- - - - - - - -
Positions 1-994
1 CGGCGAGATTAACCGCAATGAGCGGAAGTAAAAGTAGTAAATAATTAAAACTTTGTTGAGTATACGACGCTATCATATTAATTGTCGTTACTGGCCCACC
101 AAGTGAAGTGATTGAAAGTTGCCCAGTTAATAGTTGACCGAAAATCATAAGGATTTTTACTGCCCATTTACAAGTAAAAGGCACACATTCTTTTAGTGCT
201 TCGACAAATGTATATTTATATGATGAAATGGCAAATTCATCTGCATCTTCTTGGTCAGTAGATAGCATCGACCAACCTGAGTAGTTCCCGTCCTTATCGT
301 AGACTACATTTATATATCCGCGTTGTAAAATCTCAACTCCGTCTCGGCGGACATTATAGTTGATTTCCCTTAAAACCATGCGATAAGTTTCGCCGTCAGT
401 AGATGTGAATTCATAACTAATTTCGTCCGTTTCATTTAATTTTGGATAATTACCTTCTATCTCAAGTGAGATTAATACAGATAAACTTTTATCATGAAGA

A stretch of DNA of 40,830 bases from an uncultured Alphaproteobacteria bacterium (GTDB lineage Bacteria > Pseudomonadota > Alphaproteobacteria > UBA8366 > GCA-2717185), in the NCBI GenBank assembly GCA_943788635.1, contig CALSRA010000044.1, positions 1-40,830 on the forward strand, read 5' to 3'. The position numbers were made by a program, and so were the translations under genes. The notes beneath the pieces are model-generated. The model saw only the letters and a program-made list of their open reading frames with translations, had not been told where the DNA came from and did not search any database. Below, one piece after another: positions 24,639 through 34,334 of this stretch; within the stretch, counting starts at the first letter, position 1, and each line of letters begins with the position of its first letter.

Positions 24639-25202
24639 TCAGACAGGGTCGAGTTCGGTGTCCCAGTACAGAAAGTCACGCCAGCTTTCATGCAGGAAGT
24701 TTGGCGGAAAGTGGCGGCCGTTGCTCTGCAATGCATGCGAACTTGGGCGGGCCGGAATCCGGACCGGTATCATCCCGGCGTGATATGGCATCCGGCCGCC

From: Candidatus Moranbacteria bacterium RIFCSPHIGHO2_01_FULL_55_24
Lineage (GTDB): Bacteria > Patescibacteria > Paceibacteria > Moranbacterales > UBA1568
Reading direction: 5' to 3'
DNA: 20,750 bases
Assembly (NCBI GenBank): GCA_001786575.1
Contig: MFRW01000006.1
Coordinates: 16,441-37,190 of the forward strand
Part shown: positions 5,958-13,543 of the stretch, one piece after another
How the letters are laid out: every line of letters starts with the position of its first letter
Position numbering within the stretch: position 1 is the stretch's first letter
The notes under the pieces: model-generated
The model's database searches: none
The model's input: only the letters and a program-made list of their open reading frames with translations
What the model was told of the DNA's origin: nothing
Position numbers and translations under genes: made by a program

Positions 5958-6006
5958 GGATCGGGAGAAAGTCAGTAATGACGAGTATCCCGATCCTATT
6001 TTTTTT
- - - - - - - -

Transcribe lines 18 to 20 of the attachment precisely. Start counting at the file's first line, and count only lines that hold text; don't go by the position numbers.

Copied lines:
Part shown: positions 5,958-13,543 of the stretch, one piece after another
How the letters are laid out: every line of letters starts with the position of its first letter
Position numbering within the stretch: position 1 is the stretch's first letter